LPG and condensate both have higher economic value than natural gas.5,6 Unfortunately, natural gas processes to recover LPG increase the initial and operating costs of the plant by requiring more power.3 For this reason, it is very important to optimize power consumption.9,10,11

The divided wall column (DWC) is one of the most promising technologies to minimize energy consumption and operating cost.10,12 Many techniques have been developed to recover LPG from NGL; some of these studies have focused on finding the most economic and optimized technology.13,14 In this study, a comparison between conventional LPG recovery methods and the DWC method is performed to discern the best method.

GP1218 Mostafa Fig 01

FIG. 1. Products from the deethanizer and debutanizer columns.

 

The conventional method consists of two columns—the deethanizer (De-C2) and the debutanizer (De-C4)—arranged in series and operated at different pressure and temperature.1,12 The top products from the deethanizer column are methane and ethane in the vapor phase, while the bottom products are propane and heavier (C3+) in the liquid phase.1 For the debutanizer column, the top products are LPG (C3 and C4) in the liquid phase, and the bottom products are pentane and heavier (C5+) in the liquid phase, as shown in Fig. 1.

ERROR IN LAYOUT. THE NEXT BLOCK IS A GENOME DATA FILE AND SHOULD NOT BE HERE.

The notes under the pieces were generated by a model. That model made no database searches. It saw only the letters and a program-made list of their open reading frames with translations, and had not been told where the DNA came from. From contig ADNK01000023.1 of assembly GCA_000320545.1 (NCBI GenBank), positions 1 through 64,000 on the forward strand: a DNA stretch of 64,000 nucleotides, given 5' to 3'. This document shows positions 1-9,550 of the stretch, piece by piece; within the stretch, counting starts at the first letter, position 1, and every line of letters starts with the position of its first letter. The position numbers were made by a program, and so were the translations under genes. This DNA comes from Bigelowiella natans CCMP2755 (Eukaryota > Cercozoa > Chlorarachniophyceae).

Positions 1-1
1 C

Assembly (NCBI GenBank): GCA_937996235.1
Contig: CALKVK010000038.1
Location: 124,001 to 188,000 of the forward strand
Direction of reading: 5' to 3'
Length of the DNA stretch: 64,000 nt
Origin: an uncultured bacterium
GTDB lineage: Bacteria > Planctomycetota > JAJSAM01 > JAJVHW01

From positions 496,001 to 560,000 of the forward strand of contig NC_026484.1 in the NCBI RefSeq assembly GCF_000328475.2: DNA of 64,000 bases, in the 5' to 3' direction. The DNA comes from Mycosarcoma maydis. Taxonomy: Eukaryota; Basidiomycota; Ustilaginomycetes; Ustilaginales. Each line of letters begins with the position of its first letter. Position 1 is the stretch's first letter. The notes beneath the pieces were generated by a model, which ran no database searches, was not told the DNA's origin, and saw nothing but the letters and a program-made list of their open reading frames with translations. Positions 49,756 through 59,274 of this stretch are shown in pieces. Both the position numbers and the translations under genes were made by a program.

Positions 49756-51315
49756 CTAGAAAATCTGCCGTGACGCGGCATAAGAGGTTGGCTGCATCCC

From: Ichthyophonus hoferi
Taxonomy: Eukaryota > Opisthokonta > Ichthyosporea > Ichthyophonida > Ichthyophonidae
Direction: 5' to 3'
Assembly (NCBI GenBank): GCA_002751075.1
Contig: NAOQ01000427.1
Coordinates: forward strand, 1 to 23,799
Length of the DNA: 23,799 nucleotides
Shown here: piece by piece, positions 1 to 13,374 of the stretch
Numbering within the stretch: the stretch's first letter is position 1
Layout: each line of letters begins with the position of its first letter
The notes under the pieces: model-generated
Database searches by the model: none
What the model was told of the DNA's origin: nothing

Conventional arrangement. DWC is a method to save power consumption during distillation by using one column to produce more than two products.9,12,14 The DWC tower has a wall that divides the tower into several sections (Fig. 2). The DWC acts as three connected columns to produce three products (Fig. 3).12,15,16

GP1218 Mostafa Fig 02

FIG. 2. Sections of a DWC.

 

The DWC can save capital costs by using one tower instead of two towers, and one reboiler and one condenser instead of two reboilers and two condensers. It can also reduce operating costs by decreasing the duty of the reboiler and condenser and decreasing maintenance costs for all equipment.13,15,17,18

GP1218 Mostafa Fig 03

FIG. 3. Process schematic for a DWC.

 

In this study, the LPG recovery plant was designed and simulated using a proprietary simulation program,a followed by an economic study using the program’s economic analyzer to investigate the best method to recover the LPG from natural gas.16